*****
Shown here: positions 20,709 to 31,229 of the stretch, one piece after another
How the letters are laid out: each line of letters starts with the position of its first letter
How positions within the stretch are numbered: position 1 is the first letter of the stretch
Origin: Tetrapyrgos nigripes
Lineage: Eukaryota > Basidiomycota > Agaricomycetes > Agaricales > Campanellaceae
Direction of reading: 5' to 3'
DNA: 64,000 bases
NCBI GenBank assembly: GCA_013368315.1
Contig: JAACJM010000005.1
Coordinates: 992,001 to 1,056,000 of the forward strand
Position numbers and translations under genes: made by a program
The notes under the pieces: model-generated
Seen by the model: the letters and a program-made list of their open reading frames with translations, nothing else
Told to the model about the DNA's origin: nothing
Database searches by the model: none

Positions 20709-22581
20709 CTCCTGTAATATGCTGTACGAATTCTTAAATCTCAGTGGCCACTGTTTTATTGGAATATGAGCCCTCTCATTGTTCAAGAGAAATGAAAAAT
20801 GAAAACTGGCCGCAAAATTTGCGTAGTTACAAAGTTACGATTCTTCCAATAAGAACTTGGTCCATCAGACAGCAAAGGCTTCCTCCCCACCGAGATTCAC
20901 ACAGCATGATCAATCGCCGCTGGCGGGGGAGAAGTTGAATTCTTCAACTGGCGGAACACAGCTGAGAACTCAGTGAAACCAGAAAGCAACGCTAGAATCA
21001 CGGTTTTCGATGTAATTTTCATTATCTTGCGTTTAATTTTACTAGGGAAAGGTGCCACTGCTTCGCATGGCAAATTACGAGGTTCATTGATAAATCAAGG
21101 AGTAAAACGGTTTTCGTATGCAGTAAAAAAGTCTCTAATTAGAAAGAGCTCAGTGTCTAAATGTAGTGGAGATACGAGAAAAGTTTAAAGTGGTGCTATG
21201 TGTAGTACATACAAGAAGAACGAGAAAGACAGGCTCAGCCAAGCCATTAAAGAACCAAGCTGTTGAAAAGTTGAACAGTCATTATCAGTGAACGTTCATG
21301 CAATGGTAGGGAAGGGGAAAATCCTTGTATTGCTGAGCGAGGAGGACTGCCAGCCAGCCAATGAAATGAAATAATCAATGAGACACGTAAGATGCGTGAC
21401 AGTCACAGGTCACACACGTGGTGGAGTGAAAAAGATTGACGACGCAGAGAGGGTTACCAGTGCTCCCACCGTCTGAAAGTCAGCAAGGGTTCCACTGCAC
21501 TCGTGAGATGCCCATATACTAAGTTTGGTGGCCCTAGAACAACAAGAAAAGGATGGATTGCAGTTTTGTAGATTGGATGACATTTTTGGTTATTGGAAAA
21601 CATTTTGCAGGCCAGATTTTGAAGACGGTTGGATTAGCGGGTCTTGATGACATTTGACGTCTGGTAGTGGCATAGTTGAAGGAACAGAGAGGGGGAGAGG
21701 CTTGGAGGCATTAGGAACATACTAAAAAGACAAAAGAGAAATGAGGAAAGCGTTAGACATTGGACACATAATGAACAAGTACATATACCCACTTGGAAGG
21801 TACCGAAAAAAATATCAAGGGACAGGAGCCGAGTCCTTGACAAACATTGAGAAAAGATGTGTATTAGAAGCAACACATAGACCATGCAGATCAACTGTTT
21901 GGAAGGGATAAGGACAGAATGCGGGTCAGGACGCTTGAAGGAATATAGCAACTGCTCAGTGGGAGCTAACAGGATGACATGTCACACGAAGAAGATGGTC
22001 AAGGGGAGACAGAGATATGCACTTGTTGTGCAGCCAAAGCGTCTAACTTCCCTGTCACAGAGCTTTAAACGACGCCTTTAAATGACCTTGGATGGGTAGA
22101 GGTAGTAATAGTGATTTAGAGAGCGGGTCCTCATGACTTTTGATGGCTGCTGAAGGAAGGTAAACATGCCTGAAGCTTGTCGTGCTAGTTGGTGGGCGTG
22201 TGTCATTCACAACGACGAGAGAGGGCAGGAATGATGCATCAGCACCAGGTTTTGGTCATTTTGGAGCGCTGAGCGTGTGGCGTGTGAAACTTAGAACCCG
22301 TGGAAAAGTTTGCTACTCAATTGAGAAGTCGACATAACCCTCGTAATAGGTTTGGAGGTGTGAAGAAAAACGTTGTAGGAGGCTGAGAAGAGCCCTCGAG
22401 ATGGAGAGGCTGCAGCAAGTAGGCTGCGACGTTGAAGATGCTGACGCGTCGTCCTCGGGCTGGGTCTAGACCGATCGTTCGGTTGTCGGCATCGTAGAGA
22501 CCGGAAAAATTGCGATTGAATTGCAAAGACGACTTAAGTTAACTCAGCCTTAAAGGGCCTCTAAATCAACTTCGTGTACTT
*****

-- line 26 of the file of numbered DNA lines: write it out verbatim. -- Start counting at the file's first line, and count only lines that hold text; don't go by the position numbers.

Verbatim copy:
21601 CATTTTGCAGGCCAGATTTTGAAGACGGTTGGATTAGCGGGTCTTGATGACATTTGACGTCTGGTAGTGGCATAGTTGAAGGAACAGAGAGGGGGAGAGG